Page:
In our previous lesson, we learned how ASCII created the bases for encodings. We also saw how it quickly fell short, as 128 characters were not enough to represent every language out there, which caused a huge list of new encodings to start proliferating. The compatibility issues introduced by the usage of multiple encodings lead into the creation of a "Universal Standard": say hi to Unicode! 👋

Unicode is similar to ASCII and to the table we created in our lesson about Understanding Text, but with an important difference. For every symbol or character defined in Unicode, instead of specifying a particular sequence of bits to which the given symbol or character will be translated to, it assigns an abstract code point. Unicode doesn't specify the actual bits in which the characters will be translated. You can think of Unicode as a step in between of what we used to know as "encoding". The previous process (followed by our own table or by ASCII) was to assign a bit representation to every character: character -> bit representation. But Unicode will just assign an abstract code point, without caring about bits. In order to get those final 1s and 0s that we'll use in our computer (to store text in our disk, or send it through the network) we'll have to transform those code points into actual bits, so the process ends up being: character -> code point -> bit representation.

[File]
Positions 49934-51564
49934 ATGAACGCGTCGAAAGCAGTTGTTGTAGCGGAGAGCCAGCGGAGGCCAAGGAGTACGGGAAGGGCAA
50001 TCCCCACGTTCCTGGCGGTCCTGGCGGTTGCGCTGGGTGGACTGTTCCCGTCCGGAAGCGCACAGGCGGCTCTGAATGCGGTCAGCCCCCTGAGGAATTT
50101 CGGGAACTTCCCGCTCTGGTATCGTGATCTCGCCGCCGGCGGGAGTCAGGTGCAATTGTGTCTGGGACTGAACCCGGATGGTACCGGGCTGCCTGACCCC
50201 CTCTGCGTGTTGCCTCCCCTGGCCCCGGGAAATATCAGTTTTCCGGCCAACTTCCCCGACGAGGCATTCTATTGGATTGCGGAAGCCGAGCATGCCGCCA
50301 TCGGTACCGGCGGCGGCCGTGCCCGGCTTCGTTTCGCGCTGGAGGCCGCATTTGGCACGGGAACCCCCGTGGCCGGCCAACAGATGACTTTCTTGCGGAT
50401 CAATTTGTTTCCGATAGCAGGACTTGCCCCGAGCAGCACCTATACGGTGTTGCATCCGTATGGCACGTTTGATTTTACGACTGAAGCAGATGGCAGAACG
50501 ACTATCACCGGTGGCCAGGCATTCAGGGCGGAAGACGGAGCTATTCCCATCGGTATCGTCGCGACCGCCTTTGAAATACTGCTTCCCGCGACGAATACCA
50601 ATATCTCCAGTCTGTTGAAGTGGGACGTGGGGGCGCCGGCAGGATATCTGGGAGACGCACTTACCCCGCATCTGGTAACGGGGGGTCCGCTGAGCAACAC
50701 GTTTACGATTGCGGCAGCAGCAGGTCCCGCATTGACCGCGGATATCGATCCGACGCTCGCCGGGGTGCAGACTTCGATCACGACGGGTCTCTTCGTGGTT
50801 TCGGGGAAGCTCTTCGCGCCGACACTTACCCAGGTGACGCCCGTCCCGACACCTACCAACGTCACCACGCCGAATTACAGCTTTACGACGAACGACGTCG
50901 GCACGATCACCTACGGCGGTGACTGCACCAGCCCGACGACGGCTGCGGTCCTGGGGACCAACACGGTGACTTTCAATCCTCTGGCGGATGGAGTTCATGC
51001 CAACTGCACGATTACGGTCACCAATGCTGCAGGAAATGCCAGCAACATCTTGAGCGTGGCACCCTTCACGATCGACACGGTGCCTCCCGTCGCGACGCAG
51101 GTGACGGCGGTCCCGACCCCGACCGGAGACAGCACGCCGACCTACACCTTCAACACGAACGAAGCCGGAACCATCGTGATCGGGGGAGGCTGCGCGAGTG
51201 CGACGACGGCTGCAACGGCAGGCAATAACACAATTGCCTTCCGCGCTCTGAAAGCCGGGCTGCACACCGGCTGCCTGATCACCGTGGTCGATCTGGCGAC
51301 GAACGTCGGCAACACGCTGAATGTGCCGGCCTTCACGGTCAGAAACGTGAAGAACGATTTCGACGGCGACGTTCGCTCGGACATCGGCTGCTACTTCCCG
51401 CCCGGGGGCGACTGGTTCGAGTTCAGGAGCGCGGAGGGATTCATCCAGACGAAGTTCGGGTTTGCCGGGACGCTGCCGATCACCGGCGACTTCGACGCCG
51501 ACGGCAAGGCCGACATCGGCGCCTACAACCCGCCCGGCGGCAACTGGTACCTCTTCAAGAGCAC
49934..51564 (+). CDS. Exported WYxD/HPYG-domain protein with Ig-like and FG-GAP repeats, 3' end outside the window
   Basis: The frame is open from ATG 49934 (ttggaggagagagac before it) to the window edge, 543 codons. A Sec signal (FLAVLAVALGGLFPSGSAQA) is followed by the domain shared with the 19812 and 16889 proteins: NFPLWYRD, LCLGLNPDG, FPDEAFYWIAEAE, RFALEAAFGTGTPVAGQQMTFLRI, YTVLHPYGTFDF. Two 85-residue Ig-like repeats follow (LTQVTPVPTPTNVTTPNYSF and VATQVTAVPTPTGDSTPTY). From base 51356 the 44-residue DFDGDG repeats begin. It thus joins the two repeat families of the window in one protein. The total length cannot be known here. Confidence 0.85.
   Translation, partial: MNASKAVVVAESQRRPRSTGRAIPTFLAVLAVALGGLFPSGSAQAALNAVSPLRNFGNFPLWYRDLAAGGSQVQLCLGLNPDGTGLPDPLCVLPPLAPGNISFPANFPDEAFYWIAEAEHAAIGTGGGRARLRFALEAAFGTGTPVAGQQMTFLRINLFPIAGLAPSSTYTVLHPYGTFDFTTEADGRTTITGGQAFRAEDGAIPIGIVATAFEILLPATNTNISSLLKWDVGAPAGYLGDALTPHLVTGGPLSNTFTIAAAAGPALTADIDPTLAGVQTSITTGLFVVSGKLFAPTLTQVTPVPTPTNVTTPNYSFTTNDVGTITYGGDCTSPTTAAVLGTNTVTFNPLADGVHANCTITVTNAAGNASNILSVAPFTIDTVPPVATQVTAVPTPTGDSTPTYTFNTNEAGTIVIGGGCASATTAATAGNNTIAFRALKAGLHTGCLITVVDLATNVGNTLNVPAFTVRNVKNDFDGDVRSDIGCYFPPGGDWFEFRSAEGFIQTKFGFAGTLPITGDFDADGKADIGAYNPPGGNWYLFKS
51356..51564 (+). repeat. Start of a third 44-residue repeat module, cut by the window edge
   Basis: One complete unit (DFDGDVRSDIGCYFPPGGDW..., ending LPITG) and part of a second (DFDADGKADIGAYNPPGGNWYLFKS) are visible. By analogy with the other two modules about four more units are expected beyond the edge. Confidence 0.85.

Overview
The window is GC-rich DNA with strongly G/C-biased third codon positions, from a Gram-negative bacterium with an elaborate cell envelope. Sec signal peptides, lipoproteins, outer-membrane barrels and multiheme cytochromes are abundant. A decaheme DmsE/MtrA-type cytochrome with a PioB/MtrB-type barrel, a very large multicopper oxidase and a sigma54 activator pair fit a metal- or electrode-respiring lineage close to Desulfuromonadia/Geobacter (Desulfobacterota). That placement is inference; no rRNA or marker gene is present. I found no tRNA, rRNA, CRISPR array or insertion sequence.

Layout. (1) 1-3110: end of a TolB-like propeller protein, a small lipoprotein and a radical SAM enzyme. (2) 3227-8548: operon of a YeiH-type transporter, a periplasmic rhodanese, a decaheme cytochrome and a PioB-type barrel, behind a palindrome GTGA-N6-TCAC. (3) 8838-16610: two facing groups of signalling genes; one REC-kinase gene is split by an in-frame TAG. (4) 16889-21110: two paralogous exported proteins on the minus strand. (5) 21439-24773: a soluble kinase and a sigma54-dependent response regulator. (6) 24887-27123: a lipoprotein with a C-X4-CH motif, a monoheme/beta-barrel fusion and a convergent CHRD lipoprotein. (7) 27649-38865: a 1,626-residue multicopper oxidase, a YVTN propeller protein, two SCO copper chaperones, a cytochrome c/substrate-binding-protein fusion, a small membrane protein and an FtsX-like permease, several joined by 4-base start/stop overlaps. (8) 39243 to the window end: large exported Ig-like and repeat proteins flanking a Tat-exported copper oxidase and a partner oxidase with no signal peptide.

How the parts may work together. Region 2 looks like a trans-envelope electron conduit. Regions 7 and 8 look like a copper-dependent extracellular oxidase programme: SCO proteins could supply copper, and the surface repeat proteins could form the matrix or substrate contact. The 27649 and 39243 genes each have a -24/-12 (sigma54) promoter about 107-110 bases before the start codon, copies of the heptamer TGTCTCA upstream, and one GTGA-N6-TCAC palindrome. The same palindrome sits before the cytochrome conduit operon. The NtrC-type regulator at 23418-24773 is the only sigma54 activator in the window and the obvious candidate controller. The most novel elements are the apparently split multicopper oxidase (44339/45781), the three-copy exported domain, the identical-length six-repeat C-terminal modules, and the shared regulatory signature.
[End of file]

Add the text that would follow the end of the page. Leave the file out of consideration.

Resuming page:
To make it clear, Unicode will just provide that character -> code point part. It's just a table that specifies a character or symbol, and its corresponding code point. At the moment of this writing, Unicode has more than 120,000 characters, and supports up to 1.1 million symbols. It's a really big catalog of symbols. Here is a stub of a table from unicode-table.com that shows the first 128 symbols:

ASCII table

For example, the character A has the code point 0041. Usually, when specifying unicode code points we use the U+ prefix, and we say that the code point is U+0041. We can also see this with Python:

# Works both with Python 2 and Python 3
letter_A = u'A'  # We need the 'u' prefix if we're working in Python 2.
                 # Not needed in Py3.
decimal_A = ord(letter_A)  # 65 - Unicode code point position in decimal integer